This month sees the return of Make a Will Week in British Columbia, a campaign which encourages people throughout the province to make a Will, or to update their existing one. As such, we thought it would be a good idea to take a look at why you need a Will – and the dangers of not having one.
Top 7 reasons to have a Will
1. To ensure your loved ones receive the inheritance you had intended
When you make a Will, you can say exactly who should receive your assets, and when. You might think that you do not need a Will for this, as you can simply tell your loved ones what you want to happen. But this has no legal standing. In fact, if you die without a Will, the law will decide who receives what. This could result in the wrong people receiving an inheritance, while those you wanted to benefit from your estate could be left out altogether.
2. To minimize legal challenges
If you have set out who your beneficiaries are, and what each beneficiary should receive, it will provide your family and friends with much greater clarity after you have gone. This will help to minimize successful legal disputes after your death, as it will be harder for people to argue that you wanted them to receive a share (or a greater share) of your estate. This will make what is already a hard time just a little bit easier for those you have left behind.
3. To name legal guardians for your children
If you have children who are legally considered to be ‘minors’, you can name legal guardians for them in your Will. Undoubtedly you would like to have a say as to who should raise your kids, in the tragic event they are left without parents. Yet writing a Will is the only way to make your decision legally binding. If you do not leave a Will in which you name legal guardians, the decision will instead be made by the courts.
4. To name an Executor
A Will also allows you to name your Executors. These are the people who will apply for probate and wind up your affairs after your death. This can be important to some people, who may feel very strongly about which friend, family member or trusted professional should be finalizing their affairs. If you do not make a Will, there are rules around who is allowed to apply for probate, and it might not be the person you would have wanted.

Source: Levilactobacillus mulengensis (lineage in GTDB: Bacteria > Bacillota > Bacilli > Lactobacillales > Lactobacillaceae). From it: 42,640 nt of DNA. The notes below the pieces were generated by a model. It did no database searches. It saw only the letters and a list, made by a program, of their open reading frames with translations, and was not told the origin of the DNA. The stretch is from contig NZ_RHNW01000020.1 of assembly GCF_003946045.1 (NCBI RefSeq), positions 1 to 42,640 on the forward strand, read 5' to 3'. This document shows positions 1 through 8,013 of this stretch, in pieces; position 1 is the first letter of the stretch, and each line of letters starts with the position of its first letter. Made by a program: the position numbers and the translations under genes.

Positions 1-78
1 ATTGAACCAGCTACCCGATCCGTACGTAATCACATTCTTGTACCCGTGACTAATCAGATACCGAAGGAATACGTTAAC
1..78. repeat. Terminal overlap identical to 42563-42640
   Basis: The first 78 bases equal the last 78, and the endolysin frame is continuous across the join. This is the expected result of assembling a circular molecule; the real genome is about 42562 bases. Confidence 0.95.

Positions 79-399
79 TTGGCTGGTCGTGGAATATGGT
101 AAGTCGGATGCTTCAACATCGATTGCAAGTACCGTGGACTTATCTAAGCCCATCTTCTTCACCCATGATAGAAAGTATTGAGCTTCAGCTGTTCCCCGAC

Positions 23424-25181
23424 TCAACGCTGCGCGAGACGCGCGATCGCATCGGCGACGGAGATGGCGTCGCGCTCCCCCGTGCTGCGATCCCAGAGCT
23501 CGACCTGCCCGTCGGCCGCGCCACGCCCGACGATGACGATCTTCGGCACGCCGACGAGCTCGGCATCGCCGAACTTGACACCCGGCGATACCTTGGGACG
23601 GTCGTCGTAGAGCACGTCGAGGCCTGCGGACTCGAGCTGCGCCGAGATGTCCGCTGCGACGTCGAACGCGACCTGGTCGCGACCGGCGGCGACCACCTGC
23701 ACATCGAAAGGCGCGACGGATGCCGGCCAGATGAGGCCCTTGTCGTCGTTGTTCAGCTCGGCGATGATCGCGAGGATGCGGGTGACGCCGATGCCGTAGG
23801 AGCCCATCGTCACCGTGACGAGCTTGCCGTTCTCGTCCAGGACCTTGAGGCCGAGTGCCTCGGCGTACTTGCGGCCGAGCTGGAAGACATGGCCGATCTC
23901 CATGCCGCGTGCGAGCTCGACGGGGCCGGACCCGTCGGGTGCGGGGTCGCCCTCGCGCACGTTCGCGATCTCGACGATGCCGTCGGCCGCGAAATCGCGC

5. To minimize costs and probate delays
Whoever is made responsible for applying for probate and administering your estate will have a much easier time if you have made a Will. Not only is the process more straightforward, there are fewer delays. Furthermore, administration costs are usually less if you have made a Will, meaning there will be more left in the pot for your loved ones to enjoy.
6. To make gifts and donations
Along with leaving your estate to friends and family members, you might want to make gifts to charity, or leave a particular item to a particular person. For example, you could leave a certain amount of money to your favourite charity. Or you could leave your engagement ring to your daughter Sarah. You can specify these gifts and charitable donations in your Will, ensuring that they will be fulfilled after you have passed away.
7. To be sure everything is in place for when it is needed
Lastly, you never know what life will bring. Many people put off making a Will, but the morbid reality is that we do not know when our time will come. Therefore, it is best to be organized and ensure your Will is in place, ready for when it is needed. If you make a Will and you later change your mind or your circumstances alter, it is no problem – you simply need to update your Will or create a new one.
Want to make a Will?
If this has inspired you to write a Will, our estate planning lawyers can help you. We can write a Will on your behalf, ensuring that your wishes are taken care of. To find out more, simply contact us at North Shore LLP.